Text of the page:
Burial Practices in the United States


The style of grave markers varies widely, and this variation reflects the cultural practices surrounding death and changes in death practices throughout time. In some urban cemeteries, more than one person is buried in a grave, limiting the available space for a new burial. The cemetery may be enlarged by adding soil to the top of the cemetery. However, this can be costly and not all cemeteries can provide the space necessary for a new burial.

However, the police power is not an unlimited one and may not be exercised arbitrarily or in an unreasonably narrow way. For example, the power to discontinue the use of a cemetery is limited to determining whether it is necessary for the public good. In this regard, the legislature’s determination will be binding on courts. The state of Washington has a very specific law governing cemetery ownership. The cemetery is required to have a license to maintain the land for the cemetery’s use.

During the cold winter months, artificial flowers and wreaths may be placed at the grave. However, they should not be used in the fall or winter months. During these seasons, the cemetery may allow winter wreaths or winter blankets with contrasting berries. Wreaths with red ruscus or a natural or silvered pinecone are permitted. For a winter burial, flags may be placed on the grave during certain holidays. But, if you wish to place a flag, you must purchase a removal tag from the cemetery office.

The practice of recycling graves is growing in popularity. In the United States, a cemetery is responsible for putting nearly 4 million gallons of embalming fluid and 64,000 tons of steel into the ground each year. However, consumers are changing their behavior. According to Green Burial Council, over half of U.S. deaths are cremated today compared to 4% in the 1960s. It is not a surprise that this trend is gaining momentum.

While a cemetery’s price range is generally more expensive than other burial options, there are also benefits to purchasing multiple burial plots in a single location. For instance, a double plot may cost you less money because the two caskets are stacked on top of each other. However, you may need to pay extra for reopening and closing the plot. Also, a double plot can incur additional fees if you decide to relocate your burial at a later time.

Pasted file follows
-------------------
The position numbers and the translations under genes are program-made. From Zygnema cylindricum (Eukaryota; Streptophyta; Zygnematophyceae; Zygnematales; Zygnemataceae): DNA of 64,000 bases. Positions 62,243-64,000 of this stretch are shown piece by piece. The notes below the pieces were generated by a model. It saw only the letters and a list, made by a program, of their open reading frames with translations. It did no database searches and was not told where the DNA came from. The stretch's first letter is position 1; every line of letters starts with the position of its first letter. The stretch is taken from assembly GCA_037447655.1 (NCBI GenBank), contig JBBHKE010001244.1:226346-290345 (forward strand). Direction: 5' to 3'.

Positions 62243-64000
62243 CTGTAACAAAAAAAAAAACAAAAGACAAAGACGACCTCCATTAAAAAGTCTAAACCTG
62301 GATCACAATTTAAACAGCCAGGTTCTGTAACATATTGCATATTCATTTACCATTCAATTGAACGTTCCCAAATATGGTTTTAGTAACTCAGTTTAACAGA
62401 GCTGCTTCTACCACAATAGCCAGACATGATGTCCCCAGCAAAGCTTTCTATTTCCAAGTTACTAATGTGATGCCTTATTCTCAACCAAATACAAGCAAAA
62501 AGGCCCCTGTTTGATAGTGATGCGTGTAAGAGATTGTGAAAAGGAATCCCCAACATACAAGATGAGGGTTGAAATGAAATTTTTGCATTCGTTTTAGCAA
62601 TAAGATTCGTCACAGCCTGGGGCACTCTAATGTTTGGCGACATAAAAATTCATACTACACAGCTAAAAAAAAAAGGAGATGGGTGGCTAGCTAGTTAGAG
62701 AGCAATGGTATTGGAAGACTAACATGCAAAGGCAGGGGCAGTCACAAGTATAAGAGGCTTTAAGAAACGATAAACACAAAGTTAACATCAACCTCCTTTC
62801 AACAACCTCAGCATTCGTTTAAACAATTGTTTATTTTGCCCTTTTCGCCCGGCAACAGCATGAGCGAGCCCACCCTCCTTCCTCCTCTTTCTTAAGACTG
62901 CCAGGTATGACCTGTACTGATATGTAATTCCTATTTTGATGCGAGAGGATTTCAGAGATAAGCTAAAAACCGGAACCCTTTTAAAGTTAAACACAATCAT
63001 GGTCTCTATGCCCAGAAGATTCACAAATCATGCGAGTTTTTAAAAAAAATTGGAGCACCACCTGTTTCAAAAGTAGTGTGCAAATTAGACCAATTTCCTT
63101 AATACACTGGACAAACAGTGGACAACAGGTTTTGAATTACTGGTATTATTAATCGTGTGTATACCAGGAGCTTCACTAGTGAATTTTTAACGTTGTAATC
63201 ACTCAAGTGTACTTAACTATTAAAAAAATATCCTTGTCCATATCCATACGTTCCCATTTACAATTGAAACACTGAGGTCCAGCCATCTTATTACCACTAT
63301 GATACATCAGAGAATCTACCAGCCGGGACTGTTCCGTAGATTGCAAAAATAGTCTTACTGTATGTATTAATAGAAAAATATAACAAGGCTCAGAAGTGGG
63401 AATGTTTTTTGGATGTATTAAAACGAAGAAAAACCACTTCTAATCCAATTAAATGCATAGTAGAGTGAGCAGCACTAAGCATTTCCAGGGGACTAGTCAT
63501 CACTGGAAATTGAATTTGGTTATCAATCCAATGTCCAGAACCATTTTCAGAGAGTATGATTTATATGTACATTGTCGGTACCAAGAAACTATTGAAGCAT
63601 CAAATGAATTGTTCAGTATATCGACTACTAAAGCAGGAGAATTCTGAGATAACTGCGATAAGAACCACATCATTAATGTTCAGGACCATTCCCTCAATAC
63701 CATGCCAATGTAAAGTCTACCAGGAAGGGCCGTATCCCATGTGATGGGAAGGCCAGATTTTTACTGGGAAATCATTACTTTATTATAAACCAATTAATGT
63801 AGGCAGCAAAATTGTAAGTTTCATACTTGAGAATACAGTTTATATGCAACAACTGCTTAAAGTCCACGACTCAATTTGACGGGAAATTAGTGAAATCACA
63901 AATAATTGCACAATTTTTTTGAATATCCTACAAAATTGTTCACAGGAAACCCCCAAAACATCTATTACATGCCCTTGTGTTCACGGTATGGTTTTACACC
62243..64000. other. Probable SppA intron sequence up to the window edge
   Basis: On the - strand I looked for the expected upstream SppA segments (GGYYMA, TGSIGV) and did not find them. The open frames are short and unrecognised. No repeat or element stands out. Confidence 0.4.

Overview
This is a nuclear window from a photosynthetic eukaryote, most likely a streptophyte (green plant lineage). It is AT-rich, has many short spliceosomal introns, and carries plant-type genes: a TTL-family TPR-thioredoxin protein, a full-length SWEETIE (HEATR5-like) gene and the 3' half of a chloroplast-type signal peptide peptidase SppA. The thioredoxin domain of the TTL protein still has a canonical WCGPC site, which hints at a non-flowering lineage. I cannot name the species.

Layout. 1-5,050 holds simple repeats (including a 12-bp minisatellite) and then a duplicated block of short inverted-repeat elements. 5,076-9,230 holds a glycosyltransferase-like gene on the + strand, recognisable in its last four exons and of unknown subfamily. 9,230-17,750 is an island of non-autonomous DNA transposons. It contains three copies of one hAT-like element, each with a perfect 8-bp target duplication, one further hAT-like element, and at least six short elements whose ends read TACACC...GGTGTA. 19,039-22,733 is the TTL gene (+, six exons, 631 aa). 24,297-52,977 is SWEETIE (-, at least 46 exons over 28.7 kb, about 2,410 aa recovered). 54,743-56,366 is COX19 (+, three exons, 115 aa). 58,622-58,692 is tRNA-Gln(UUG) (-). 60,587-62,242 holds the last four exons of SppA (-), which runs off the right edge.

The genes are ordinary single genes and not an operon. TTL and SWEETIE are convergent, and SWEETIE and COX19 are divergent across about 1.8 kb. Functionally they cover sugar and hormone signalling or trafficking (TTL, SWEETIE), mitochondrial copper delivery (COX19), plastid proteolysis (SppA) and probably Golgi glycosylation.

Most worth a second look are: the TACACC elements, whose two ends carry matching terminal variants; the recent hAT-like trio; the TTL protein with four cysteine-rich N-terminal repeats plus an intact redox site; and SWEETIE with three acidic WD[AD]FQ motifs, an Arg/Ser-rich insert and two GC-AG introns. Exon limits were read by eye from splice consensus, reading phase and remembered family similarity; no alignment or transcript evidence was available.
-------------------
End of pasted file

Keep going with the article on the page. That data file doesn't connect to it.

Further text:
The cost of cemetery services and a funeral can add up quickly for families with limited financial resources. A single plot in a cemetery may cost less than one in another, but the deceased would likely protest the price. Additionally, a cemetery may have a mausoleum where the remains of one person can be held in an above-ground structure. In a columbaria, the remains of several people can be interred together in a single grave.

What is a cemetery? A cemetery is an area where people are buried. It is not affiliated with a church, but may be situated on the same property. In olden times, people were buried close to their church, including nobles. Once the graveyards became too full, cemeteries were built to house these remains in more spacious locations. The word ‘cemetery’ is derived from the Greek word ‘graban’, which means “to sleep”.

Aside from remembrance of the deceased, cemetery owners have the legal right to re-use a grave, as long as it fits within the general plan of the Cemetery. Public notice about the proposed re-use of a grave can often fail to reach a family who lives far away. This may cause the re-use to happen without their consent. If this is the case, the family may not have the option to stop it.

The cemetery may not provide the facility for interments unless the family agrees to pay a fee. A formal deed is required to obtain exclusive rights to a cemetery lot. The prescriptive holder must use the property continuously and uninterruptedly for at least one year to obtain a certificate of ownership. The certificate will also name the owner or owners of the property. If more than one person owns the cemetery lot, joint ownership with survivorship rights is required.

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